Home sales in India's top-eight cities were recorded at 94,997 units during the July–December period of 2020
Amid the COVID crisis, home sales in India's top-eight cities were recorded at 94,997 units during the July–December period of 2020 with homes priced over Rs 50 lakh making up approximately 57 per cent of the total sales, according to the latest report by Knight Frank India.
Meanwhile, the office market in those top-eight cities recorded transactions of 22.2 million square feet, the report titled “India Real Estate: H2 2020” revealed.
As the country moved towards normality, residential sales reached almost 54 per cent of the 2019 quarterly average with 33,403 units during July-September quarter, and later recovering to almost 100 per cent of pre-COVID levels at 61,593 units in quarter ending December, the report highlighted.
While new home launches at 86,139 units were lower by 23 per cent compared to the same period last year, that was mostly on part of subdued performance in the July-September quarter. In the October-December quarter, new launches witnessed a significant growth of 77 per cent over the same period last year.
“Despite the on-going pandemic in the second half of 2020, sales growth in some cities is fairly encouraging. In the quarter ending September, the real estate market started witnessing revival signs, further recording a significant improvement in home sales during October-December quarter,” said Shishir Baijal, Chairman, Knight Frank India.
He added that the RBI’s decision to maintain low repo rates has narrowed the margin between rent and home loan EMI paid to banks.
“Driving house purchase affordability to extremely attractive levels, it has emerged as a major growth driver for the housing sector,” Baijal said.
Rajani Sinha, Chief Economist, Knight Frank India, said that the rebound in residential sales has been much stronger than what was anticipated a few months back.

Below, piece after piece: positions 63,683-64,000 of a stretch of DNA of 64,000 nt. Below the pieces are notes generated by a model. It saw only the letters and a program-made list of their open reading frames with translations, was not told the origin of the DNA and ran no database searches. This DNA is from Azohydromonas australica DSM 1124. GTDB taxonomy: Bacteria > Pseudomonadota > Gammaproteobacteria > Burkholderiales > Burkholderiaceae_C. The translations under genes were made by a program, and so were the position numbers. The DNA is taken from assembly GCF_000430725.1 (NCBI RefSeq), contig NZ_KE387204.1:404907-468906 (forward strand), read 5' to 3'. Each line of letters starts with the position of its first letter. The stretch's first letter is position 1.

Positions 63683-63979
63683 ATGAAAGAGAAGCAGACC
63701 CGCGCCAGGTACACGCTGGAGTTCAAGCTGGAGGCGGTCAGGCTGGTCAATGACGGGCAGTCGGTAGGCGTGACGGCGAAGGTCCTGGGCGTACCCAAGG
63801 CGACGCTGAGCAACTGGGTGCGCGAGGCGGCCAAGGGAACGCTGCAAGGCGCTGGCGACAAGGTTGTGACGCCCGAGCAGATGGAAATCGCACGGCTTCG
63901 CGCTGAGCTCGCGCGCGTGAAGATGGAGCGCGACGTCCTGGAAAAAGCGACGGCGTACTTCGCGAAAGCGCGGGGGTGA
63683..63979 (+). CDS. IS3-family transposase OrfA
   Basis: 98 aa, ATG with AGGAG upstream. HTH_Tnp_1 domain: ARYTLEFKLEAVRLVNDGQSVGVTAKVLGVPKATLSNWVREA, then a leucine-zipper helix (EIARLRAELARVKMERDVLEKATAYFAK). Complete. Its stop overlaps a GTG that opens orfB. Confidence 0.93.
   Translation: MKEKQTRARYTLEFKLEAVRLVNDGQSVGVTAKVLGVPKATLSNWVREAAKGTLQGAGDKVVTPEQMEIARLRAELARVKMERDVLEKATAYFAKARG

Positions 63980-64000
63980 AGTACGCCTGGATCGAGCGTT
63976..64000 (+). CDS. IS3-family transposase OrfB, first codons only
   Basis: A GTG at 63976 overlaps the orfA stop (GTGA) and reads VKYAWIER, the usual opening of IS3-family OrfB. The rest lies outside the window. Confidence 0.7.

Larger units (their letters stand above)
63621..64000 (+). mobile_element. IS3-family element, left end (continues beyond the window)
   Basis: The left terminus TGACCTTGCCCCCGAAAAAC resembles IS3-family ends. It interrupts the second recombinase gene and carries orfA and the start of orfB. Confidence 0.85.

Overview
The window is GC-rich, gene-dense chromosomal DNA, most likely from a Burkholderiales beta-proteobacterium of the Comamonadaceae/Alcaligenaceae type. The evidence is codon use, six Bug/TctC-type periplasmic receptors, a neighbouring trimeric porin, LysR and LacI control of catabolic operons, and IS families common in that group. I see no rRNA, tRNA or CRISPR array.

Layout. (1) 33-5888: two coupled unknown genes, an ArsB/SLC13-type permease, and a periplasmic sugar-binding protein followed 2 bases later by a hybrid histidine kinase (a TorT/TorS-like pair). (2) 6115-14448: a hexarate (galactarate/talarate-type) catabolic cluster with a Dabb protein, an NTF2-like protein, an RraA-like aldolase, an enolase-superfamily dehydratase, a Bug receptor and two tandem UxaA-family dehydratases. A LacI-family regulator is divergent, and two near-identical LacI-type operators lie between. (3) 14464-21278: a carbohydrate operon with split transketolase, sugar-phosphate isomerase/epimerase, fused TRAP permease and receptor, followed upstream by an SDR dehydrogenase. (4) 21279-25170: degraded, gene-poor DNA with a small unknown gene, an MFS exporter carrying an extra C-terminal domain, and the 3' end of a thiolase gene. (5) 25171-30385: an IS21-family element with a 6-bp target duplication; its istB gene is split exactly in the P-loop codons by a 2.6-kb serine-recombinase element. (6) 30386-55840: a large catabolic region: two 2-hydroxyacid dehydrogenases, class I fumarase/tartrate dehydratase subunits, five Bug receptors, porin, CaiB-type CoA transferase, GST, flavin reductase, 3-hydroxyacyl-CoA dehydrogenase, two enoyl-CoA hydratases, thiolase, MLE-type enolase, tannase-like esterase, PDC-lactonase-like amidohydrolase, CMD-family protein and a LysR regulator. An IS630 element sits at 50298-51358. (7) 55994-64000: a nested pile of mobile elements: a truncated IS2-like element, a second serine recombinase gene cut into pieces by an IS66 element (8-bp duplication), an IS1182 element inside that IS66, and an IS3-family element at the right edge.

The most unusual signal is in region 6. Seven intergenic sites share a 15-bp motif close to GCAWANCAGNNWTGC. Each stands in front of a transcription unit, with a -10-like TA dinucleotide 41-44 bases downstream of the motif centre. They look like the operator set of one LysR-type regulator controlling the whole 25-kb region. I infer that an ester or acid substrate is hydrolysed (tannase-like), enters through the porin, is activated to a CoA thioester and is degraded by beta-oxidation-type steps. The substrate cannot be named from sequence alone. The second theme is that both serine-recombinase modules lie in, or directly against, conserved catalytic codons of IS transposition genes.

“Apart from pent-up demand, there has been a combination of factors like lower housing prices, attractive offers and discounts by developers, multi-decade low interest rate, high household savings that has given a strong fillip to residential sales. Government policy support like the stamp duty cut in case of Maharashtra has been a very supportive factor for the pick-up in residential sales in this region,” Sinha added. Interestingly, the Maharashtra state government’s revenue collection from registration has also picked up, implying that pick up in housing sales has more than compensated for the lower stamp duty.
In terms of office space, the year began on a high note with office leasing achieving 96 per cent of the quarterly average of 2019 in the January-March quarter of 2020. However, the government-imposed lockdown to combat the fury of the pandemic led to temporary economic inactivity and translated into a sharp fall in office leasing activities in the April-June quarter. With the return to normality, gross leasing revived to 31 per cent of the quarterly average of 2019 in July-September and eventually surging to a staggering 115 per cent in the quarter ending December.
“The commercial office space has arguably been the best performing property type during this decade. Economic upheavals brought about by the pandemic had broken its momentum in 2020 temporarily. With the possibility of a viable vaccine being made available soon, occupiers have renewed their search for expansion opportunities as evidenced by the strong transaction activity in Q4 2020,” Baijal explained.
He added that while the events of 2020 may hasten the evolution of the office space into a more flexible, sustainable and wellness-oriented environment in the long run, it was unlikely that the need for traditional office space will reduce in the foreseeable future.